Professor Sheds A Slant Of Light

A stigma of human nature that pours itself into the importance of finding good literature is the perpetual habit of judging a book by its cover.

However, there is a correlation between exterior and interior for the highly praised book, “Slant of Light,” by Editors Professor Larry Carr and Professor Jan Zlotnik Schmidt of the English Department at SUNY New Paltz.

This collection of work written by women of the Hudson Valley is enfolded by a piece of artwork by Professor Amy Cheng, an artist and professor of the art department at SUNY New Paltz.

Cheng’s receiving of the da Vinci Eye Award, an award which is bestowed upon titles with exceptional artwork and the first anniversary of “Slant of Light” was the reason for celebration on Thursday, Sept.18.

The event began at 5 p.m. in the Honors Center at College Hall, with a mingling of old friends and colleagues, sipping tea and eating pastries. Writers from the collection itself, interested students and distinguished guests such as David Appelbaum, the publisher of Codhill Press which Slant of Light is published under, were present at this event.

In addition to recieving the da Vinci Eye award, Cheng has also contributed to an array of public art commissions including a painted ceramic mural at the Howard St. El Station in Chicago, laminated glass windscreens at the 25th Avenue Subway Station in Brooklyn and a mosaic column at the Seattle-Tacoma International Airport.

Cheng is also credited to receiving a P.S. 122 Painting Center Fellowship in New York City for a 10 month residency, along with two New York Foundation for the Arts Painting Fellowships and an Arts International travel grant to China.

Cheng’s work is widely praised by many different organizations and her collegues.

Schmidt and Carr expressed how much they admired Cheng’s work at the event, revieling the story behind their choice of Cheng for the cover of their book.

As they attempted to figure out what they would like to have as the cover of their book, they both unanimously agreed that Cheng was the artist whose work fit best. The editors were both doubtful that she would consent to contributing. But thankfully she was elated to get on board with their book and have them use her artwork.

“I love literature, it is my first love,” Cheng said. “Therefore I was more than happy to contribute to this book.”

Interestingly enough, Cheng shared that she had originally gone to college for journalism, but soon realized her passion was art.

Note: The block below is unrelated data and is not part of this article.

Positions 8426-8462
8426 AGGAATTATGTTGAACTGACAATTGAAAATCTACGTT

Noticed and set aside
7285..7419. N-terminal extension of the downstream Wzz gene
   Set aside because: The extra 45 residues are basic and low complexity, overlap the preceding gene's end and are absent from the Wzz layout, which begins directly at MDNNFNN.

She earned her BFA from the University of Texas at Austin and an MFA from Hunter College, City University of New York. Professor Cheng has a wide variety of works that she allowed Professor Schmidt and Professor Carr to choose from for the book.

“There is a vibrancy of color in the river scene, it’s perfect as it captures the magical, mythical quality of the pieces of writing,” Schmidt said. “It embodies the spirit of the book.”

Carr added that it was important that, in the painting, the two people in the boat on the river remained genderless.

The woman’s anthology, containing over 500 pieces over writing written by 150 female contributors, contains five sections, all which function to categorize the vast amount of themes that contribute to the identity of the book itself.

According to Carr, this identity is to be found out by the reader themselves; therefore the genderless people on the cover of the book allow  the identity to embody anything or anyone subjective to the reader, although the book is written only by women.

“The most difficult part about choosing a piece of artwork for the book was figuring out which piece we loved more than we loved the others,” Carr said.

The colloquial, intimate feel of the afternoon was conducive to understanding the nature of the book. To add to this, a series of readings of excerpts from the book took place, read by the authors themselves.

“There is a richness, variety and expansiveness in female writing of the Hudson Valley,” Professor Schmidt said. “There is such a need for a place and space for woman’s voices to give a slant of light.”

Writers such as Heather Hewett, Katie Heins, Claire Hero, Colleen Geraghty and Sarah Wyman then read their prose, after each of which received a wave of satisfactory sighs from the audience.

Each piece written was given life through the voices of their creators, which offered an organic tone of voice in which the prose was meant to be read in.

“The cliche ‘without whom this could not have been done’ applies here genuinely,” Professor Carr said. “Thank you, from the bottom of my heart.”

As the night concluded, Professor Carr wrapped up with words of praise to his co-editor Professor Schmidt, the talented writers of the book, David Appelbaum and Professor Cheng for all being apart of the two year project that was the creation of “Slant Of Light.”